Miniature Sensors for Synovial Fluid Analysis
When arthritis, osteoarthritis, or an inflammatory arthritis such as gout develops, it is accompanied by changes to the synovial fluid. In gout, for example, crystals form in the fluid. Currently, to determine how advanced the condition is, laboratory technicians must examine a sample under the microscope and count the number of crystals. With the aid of microsensors, however, which work like tiny scales, it should soon be possible to detect any drop in the crystals in the synovial fluid and to determine their proportion. Microsensors to measure flow characteristics may also offer significant advantages in detecting other joint ailments, for example arthritis or osteoarthritis.
In gout research, microsensors can be used for the long-term supervision of crystal formation and to examine the tendency of crystallization when chemical influences are altered. “Currently, we are working on the technical development of the microsensors. The great thing about them is that they are both robust and easy to use. In time, they could thus find their way into clinical practice,” says Dr. Thomas Voglhuber-Brunnmaier, head of the LIT Seed Project Sensing Arthritis with Integrated Novel Tools (SAINTS).
Not only gout, but also osteoarthritis and other forms of arthritis can be detected at an early stage using microsensors. Synovial fluid, which is more like a gel than a liquid, has particular flow characteristics in a healthy individual. To keep friction in the joint down to an acceptable level, it may not be either too liquid or insufficiently elastic. This prevents wear on the cartilage, which would lead to abrasion and inflammation.
Currently, painful joints are usually examined using X-rays. Leaving aside the issue of potential side effects, this means that any actual erosion of the joint is only detected when it has advanced far enough to be visible on the X-ray. Other diagnostic methods currently in use, which examine the synovial fluid, require relatively large amounts of that fluid.
Microsensors, however, would require a single drop of synovial fluid to detect changes. At this time, Dr. Erwin Reichel is using his SAINTS project to develop two different methods of analysis using microsensors. In the first approach, the resonance of vibrating structures is used to determine viscoelasticity. This is a reliable measure for the concentration and composition of hyaluronic acid, which is a major component of the synovial fluid. The second approach uses an electrical current to measure how far a drop of synovial fluid can be stretched − which is also an indication of the condition the fluid is in. “Microsensors have been in use for quite some time, for example to measure the flow characteristics of oil. However, biological samples like synovial fluid, blood serum or the secretions from mucous membranes are far more difficult to analyze,” says Reichel. In cooperation with chemists from the JKU, this has now become possible.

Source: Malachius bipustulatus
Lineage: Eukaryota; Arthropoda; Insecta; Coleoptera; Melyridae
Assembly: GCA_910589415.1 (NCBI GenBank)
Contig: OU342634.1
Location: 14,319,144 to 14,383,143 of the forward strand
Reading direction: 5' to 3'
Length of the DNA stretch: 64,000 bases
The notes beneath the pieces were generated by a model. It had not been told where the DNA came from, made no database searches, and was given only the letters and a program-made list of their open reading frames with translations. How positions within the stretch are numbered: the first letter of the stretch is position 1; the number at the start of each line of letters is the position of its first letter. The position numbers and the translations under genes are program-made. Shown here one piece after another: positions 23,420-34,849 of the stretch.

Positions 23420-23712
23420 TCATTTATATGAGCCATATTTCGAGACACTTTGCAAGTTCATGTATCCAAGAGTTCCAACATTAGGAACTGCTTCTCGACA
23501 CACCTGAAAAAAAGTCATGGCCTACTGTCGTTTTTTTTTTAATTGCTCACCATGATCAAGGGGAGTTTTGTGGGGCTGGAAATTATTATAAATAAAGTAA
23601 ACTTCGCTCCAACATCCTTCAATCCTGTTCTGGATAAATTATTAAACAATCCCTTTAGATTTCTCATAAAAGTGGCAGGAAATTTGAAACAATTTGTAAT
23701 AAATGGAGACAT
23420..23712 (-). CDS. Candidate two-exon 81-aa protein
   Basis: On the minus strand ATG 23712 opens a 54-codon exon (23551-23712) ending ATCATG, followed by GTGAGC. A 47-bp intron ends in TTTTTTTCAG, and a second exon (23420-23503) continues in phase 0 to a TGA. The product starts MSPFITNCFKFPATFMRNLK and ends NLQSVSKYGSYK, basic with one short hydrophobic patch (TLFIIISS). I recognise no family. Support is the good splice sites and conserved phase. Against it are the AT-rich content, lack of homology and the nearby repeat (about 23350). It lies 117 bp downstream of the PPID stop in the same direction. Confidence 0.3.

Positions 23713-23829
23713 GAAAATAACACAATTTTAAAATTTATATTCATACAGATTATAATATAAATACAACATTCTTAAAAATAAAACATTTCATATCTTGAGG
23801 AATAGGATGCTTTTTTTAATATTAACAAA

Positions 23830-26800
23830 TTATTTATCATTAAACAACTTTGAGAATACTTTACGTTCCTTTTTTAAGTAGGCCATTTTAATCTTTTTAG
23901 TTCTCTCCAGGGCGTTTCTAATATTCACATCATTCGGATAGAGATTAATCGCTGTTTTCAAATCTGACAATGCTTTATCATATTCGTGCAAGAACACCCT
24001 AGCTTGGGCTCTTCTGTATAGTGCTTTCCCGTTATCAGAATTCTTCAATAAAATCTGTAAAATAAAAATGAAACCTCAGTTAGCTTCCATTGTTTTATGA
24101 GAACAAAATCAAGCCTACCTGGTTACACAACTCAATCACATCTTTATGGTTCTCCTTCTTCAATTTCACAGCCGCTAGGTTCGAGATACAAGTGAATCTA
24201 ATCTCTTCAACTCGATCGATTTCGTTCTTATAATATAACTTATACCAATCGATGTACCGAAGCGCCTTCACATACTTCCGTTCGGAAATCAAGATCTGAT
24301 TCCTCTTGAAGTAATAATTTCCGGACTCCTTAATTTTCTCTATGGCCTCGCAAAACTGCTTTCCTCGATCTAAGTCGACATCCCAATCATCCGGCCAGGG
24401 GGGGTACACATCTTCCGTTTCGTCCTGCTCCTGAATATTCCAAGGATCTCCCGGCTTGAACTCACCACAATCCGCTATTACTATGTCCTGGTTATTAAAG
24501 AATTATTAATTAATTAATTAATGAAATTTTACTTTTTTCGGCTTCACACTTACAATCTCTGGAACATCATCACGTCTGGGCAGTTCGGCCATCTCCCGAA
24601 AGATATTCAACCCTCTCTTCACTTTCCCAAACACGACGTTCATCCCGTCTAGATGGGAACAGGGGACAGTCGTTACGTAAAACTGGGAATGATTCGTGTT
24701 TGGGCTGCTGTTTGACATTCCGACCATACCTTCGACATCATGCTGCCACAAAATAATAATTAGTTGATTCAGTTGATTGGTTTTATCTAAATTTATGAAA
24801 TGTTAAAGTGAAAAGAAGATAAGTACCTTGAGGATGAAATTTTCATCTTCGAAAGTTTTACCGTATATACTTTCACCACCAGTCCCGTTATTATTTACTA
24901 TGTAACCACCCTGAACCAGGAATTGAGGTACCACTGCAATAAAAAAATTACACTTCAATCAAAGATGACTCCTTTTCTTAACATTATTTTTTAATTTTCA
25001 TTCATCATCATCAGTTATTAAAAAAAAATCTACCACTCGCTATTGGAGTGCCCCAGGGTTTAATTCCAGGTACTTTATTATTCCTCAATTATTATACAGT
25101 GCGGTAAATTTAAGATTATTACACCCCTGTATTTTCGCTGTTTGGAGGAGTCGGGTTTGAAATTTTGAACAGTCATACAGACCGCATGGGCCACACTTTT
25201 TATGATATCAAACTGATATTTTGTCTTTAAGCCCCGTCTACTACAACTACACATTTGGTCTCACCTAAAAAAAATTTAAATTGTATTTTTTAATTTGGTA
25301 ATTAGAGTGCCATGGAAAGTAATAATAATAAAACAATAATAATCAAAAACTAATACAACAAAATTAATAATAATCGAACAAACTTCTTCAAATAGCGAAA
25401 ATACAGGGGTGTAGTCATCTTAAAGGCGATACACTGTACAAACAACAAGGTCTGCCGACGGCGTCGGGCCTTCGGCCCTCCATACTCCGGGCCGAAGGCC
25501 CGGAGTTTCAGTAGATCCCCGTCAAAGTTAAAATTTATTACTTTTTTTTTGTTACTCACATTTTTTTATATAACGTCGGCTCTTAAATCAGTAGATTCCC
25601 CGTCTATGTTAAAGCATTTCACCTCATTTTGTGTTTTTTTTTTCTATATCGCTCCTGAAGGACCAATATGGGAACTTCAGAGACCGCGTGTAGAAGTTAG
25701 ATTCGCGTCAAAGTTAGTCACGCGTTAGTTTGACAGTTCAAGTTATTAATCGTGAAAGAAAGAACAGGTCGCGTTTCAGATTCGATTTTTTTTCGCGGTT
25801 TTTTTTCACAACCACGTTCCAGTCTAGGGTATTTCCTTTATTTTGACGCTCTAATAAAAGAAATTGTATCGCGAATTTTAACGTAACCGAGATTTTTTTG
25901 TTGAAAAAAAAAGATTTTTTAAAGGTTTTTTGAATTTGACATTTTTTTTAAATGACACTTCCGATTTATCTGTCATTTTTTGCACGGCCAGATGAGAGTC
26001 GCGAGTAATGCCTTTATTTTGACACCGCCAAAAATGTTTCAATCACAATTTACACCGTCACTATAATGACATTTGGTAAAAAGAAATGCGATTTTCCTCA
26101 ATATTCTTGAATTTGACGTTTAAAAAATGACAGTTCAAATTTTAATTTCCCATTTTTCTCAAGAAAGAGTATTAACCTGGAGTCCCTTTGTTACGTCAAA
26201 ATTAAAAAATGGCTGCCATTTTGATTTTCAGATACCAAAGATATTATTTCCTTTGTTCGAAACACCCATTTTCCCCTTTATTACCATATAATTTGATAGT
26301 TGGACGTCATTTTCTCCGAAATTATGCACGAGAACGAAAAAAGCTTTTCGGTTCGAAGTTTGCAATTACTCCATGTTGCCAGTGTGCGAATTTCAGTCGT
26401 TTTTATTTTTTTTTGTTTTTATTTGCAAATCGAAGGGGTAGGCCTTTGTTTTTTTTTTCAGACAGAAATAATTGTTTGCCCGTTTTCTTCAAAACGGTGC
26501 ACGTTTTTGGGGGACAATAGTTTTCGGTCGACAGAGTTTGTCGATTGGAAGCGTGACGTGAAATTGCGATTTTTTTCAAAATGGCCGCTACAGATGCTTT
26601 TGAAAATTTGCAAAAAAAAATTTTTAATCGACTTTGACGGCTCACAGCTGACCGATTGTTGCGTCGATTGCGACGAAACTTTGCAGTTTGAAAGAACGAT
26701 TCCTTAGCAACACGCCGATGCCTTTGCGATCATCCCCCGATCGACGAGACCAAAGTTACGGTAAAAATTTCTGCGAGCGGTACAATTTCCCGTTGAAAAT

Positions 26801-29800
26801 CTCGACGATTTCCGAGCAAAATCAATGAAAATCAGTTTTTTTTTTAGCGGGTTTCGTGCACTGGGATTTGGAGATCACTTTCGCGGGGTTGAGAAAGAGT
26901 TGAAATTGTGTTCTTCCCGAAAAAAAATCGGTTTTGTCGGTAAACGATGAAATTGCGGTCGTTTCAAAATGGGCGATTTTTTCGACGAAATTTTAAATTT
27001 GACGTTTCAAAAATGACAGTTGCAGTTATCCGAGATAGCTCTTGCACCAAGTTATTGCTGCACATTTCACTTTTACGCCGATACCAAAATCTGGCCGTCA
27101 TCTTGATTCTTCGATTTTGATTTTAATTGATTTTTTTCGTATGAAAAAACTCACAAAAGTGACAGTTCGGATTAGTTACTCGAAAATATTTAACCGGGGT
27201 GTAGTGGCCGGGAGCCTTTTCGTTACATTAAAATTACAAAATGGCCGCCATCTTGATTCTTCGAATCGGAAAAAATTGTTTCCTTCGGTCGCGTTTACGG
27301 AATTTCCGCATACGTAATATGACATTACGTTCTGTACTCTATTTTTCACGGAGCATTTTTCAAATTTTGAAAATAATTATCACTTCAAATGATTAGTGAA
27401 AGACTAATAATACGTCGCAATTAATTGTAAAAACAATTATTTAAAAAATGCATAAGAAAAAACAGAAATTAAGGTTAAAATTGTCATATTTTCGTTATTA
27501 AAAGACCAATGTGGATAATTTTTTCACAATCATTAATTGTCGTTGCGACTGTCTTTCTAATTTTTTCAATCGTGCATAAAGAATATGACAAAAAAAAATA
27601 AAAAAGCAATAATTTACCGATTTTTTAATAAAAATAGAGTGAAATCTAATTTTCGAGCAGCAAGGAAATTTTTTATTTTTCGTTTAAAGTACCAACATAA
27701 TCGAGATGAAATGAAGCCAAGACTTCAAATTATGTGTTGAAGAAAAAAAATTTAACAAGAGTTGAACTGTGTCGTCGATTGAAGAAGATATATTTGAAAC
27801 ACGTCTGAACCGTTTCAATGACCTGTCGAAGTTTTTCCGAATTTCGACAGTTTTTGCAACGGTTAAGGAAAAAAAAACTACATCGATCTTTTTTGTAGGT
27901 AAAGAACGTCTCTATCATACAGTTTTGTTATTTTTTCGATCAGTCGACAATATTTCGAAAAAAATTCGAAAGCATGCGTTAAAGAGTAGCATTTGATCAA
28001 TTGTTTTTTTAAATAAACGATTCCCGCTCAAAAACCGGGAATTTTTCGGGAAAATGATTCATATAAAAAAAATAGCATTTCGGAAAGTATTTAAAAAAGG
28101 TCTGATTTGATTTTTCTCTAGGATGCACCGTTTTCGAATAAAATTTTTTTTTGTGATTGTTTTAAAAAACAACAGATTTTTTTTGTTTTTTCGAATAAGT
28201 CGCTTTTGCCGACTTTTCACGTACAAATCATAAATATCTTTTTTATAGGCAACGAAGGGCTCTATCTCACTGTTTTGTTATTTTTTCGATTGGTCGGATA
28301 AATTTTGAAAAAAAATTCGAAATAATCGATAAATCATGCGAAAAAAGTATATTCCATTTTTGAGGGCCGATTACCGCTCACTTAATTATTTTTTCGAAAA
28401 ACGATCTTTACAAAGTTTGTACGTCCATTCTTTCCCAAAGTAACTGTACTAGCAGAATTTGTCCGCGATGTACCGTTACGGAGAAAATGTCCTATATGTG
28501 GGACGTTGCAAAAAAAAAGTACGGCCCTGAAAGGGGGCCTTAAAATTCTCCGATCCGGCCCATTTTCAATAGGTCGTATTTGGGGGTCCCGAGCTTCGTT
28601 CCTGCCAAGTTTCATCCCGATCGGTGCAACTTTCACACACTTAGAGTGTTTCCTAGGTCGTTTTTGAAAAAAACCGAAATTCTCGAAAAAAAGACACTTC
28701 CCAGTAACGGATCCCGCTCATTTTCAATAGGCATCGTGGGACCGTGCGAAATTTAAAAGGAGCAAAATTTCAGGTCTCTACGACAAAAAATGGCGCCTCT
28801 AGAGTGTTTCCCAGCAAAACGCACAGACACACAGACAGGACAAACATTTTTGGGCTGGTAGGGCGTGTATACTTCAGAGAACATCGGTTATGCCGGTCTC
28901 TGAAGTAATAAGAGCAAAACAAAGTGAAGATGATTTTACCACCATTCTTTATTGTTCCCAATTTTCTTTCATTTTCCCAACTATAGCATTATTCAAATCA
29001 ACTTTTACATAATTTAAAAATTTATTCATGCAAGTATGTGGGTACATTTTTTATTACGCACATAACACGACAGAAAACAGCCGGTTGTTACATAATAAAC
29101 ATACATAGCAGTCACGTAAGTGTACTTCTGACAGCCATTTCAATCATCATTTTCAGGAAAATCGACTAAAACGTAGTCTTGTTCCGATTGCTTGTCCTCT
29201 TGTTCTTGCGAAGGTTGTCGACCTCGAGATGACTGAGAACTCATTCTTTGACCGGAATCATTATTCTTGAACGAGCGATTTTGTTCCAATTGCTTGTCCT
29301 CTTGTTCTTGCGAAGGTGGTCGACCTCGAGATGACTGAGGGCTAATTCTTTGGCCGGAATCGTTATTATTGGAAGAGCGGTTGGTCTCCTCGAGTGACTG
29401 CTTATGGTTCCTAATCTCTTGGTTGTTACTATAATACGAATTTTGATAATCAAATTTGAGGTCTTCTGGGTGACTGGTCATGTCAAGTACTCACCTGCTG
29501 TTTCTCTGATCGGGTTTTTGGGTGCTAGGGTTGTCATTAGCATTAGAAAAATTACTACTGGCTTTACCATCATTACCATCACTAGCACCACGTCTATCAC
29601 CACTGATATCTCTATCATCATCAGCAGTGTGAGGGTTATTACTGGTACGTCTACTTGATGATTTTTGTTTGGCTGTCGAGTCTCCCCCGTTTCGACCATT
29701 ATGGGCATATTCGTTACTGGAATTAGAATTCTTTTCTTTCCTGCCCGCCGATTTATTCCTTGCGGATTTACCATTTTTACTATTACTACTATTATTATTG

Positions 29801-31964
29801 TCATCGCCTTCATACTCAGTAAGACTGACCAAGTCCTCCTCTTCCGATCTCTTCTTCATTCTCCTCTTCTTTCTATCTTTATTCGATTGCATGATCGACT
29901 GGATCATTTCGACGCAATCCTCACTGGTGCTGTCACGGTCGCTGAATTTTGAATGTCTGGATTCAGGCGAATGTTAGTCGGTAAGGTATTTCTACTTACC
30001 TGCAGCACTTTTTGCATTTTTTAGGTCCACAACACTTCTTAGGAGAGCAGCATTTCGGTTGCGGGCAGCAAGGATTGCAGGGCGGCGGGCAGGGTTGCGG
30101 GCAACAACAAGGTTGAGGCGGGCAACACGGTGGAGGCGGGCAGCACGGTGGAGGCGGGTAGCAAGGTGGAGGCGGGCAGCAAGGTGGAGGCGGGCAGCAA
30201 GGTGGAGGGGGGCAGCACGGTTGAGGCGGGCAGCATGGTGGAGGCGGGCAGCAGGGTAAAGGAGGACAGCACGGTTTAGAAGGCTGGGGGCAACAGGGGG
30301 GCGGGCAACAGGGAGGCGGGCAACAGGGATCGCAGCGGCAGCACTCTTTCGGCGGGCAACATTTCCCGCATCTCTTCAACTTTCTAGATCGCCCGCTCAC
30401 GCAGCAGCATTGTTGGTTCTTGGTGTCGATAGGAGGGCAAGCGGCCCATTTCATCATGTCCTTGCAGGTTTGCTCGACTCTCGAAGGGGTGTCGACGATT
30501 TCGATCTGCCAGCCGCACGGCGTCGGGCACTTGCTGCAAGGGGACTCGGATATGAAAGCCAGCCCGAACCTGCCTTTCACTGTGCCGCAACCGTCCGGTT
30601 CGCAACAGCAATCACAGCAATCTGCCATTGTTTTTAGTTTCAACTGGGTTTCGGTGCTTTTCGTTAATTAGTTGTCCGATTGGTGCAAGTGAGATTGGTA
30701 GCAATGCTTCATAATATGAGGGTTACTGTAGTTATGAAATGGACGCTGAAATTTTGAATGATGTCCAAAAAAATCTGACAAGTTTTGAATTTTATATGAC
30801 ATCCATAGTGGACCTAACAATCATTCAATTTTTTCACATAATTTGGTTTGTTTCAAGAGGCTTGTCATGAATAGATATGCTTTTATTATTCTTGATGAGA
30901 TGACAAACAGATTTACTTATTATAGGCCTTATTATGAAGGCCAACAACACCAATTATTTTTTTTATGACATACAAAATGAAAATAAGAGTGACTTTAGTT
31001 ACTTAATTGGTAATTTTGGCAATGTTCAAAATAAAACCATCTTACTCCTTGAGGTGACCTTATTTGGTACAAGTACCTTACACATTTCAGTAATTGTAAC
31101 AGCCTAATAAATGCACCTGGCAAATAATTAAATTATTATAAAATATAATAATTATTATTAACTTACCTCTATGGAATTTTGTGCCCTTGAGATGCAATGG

The newly-developed procedures are now being thoroughly tested using synthetic reference fluids, in order to establish the medical applicability of measured values.
Dr. Thomas Voglhuber-Brunnmaier studied mechatronics at the JKU and initially specialized in electrical measurement technology. After acquiring professional experience at a sensor company, Dr. Voglhuber took the opportunity to write his dissertation under the academic supervision of Univ. Prof. Dr. Bernhard Jakoby at the JKU Institute of Microelectronics and Microsensors. "Prof. Jakoby is an excellent scientist and I was very fortunate to be able to have him as my dissertation supervisor. I learned many new things in various areas."
Dr. Voglhuber has received numerous awards and accolades for his dissertation.
His current research focuses on modeling sensor structures, signal processing for measurement data evaluation, and developing fluid sensor concepts.
Dr. Erwin K. Reichel studied mechatronics at the JKU with a focus on electrical measurement and signal processing. He completed his Diploma degree thesis in the field of acousto-optics. He completed his dissertation at the Institute of Microelectronics and Microsensors focusing in particular on the viscosity measurement of complex fluids.
Dr. Reichel spent three years at the University of Leuven in Belgium as a post-doctoral candidate working on a project for the European Space Agency ESA. "We developed a system to explore and study crystallization processes on the ISS space station."
Dr. Reichl's considers tailoring sensor systems for liquid analysis to be his most important research area. He has already received two patents.